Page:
‘Here is a larva, lost in a midsummer night’s Babel; one of Robbe-Grillet’s detective cyphers is wearing a Pnin suit; its name is Andrew; lost in a jaunty text without a contraption; waiting like a background process.’ — John Trefry
‘With masterful choreography, Hodgson makes interior complexity dance in Mnemic Symbols. Experience, memory, and narrative are caught in the act of synergism. If you ache for solidity, for a static truth to cleave to, for access to meanings buried deep within then—pinch yourself, baby—you’re alive. This book tells it like it is.’ — Rosie Šnajdr
Selected by Dennis Cooper as one of his books of 2019.
Extract of Mnemic Symbols in The London Magazine.
Extract of Mnemic Symbols in Minor Literatures.
Review of Mnemic Symbols in The London Magazine.
Review of Mnemic Symbols in 3:AM Magazine.
Buy Mnemic Symbols here.
Conversation Piece — Rosie Šnajdr and Andrew Hodgson, Part Two in Minor Literatures
Conversation Piece — Rosie Šnajdr and Andrew Hodgson, Part One in Minor Literatures
Notation in Burning House Press
Patron in Burning House Press
Interview for Prague Microfestival 2018
I digress in Minor Literatures
Books of the Year in 3:AM Magazine
Summer Reading in 3:AM Magazine
¡¡ in Minor Literatures
Reperfusion (Paris: WPS&B)
Set in nightmarish Black Stump, a Northern English port town sometime in the mid-20th century, Reperfusion builds the story of a place and people from the blank page word by word like so many bricks in an artifice. The story centres on the character of Albert, and follows him in a single day in his life. He begins his day like every other in a greasy spoon cafe before heading to work at the docks, however he becomes aware of the presence of two people following him, the narrator and the reader, who, embodied in the text, increasingly impose themselves on his everyday life.
It is not long before Albert begins to realise their intentions for him, and that this day may not only be his last, but his first, his only and his every. The reader is welcomed in to the book by the narrator, who while seemingly beginning the story with the best intentions in turn builds and pulls away the facade of truth, character, plot and narrative itself. The narrator passes himself off as the king within his realm weaving strands of story about the streets of Black Stump, lambasting the ever growing presence of the spectre of a writer figure, before these strands join, tie up, fray and disintegrate. A disintegration leaving the blank space from which a place and life was created, and closing the loop on a 24 hour reality which exists in the twilight between the real and nothing.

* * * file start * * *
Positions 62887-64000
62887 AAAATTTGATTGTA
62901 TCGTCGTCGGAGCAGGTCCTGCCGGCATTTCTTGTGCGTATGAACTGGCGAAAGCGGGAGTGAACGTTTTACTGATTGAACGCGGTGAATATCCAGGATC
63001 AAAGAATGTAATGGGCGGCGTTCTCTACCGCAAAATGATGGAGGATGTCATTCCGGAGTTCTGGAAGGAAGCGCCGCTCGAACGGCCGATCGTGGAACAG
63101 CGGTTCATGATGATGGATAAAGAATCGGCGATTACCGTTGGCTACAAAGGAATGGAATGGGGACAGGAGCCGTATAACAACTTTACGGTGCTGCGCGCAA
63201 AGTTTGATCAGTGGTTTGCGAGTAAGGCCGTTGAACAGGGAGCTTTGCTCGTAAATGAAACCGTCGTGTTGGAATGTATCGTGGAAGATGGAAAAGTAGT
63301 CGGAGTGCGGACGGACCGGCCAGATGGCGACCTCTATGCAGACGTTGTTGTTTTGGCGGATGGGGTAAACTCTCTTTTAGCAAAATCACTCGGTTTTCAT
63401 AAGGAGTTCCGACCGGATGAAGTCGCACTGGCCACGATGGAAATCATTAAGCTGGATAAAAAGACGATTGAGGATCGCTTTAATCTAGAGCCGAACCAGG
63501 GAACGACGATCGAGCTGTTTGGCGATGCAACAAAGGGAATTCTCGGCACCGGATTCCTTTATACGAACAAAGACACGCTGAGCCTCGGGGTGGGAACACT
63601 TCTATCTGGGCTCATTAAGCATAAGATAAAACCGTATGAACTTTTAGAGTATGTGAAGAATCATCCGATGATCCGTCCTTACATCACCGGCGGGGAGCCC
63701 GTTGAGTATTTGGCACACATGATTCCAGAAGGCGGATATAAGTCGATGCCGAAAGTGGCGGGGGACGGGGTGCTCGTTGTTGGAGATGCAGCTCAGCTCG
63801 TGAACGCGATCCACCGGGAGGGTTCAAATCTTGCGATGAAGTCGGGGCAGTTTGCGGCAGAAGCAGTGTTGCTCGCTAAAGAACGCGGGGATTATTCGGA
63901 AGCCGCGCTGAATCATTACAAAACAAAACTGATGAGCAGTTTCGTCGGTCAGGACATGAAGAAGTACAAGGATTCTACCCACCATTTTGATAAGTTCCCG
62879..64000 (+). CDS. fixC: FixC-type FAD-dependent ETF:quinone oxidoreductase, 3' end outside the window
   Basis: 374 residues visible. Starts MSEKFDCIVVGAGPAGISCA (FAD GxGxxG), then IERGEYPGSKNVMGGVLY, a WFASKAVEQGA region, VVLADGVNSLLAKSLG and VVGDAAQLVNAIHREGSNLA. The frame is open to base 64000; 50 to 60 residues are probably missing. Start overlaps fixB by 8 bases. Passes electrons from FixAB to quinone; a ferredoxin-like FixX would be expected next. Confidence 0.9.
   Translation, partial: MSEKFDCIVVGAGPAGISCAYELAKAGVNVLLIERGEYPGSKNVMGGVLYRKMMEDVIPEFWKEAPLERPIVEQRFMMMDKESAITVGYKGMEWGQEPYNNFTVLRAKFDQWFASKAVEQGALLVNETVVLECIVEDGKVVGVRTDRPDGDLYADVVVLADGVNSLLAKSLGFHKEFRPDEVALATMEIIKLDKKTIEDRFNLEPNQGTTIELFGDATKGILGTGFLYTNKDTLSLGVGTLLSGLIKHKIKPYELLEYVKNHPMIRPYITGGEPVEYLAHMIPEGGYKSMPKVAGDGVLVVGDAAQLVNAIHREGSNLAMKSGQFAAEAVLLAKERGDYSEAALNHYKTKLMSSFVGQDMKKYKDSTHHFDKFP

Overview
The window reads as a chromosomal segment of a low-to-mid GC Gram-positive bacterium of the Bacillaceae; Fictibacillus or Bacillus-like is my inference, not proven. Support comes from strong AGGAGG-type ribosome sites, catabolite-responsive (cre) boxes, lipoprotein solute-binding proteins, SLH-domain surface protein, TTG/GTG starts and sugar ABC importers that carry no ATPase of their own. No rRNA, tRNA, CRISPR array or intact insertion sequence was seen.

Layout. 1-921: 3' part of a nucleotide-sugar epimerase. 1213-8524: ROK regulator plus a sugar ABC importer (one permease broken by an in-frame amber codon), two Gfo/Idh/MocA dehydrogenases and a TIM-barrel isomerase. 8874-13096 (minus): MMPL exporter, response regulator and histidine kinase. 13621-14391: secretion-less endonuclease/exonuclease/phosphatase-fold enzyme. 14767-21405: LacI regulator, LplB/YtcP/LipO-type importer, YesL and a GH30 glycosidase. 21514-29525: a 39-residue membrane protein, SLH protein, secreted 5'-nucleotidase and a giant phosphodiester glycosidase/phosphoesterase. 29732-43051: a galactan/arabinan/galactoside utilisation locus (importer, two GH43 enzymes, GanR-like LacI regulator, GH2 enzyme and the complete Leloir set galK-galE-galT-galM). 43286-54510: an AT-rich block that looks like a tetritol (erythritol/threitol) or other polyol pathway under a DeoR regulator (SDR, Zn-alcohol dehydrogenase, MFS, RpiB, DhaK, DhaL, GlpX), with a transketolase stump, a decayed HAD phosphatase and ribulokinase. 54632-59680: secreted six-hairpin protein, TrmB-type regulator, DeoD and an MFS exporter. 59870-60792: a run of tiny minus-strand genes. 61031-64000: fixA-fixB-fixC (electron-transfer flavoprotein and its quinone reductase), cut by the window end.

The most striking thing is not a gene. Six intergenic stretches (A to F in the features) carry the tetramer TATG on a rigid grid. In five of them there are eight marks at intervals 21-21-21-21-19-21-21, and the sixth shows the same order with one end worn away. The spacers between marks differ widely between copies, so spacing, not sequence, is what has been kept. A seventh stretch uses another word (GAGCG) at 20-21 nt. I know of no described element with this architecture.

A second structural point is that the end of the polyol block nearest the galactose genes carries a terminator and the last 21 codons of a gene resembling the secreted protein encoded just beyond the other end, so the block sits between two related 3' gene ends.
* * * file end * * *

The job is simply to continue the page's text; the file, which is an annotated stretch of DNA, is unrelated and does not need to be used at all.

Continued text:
Reperfusion is a discussion on the roles of all those involved in fiction, characters, narrators, writers, readers. And the play between truth and lies which makes a book a living thing in symbiosis with its host, the reader. As the narrator himself says, “As an object, this book by its very nature is frigid and unresponsive. However, by process of reperfusion the blood seeps from your finger tips and in to these pages. Flushing life through these stale words and names. And before you know it it’s become part of your circuit. It’s part of you, sitting up there among the malice and disappointment. Feeding your id.”
Reperfusion, noun – the restoration of blood flow to an organ which is devoid of blood.
I like to walk at night in London Lit
The Job Market Struggles of an Aspiring Writer in The Guardian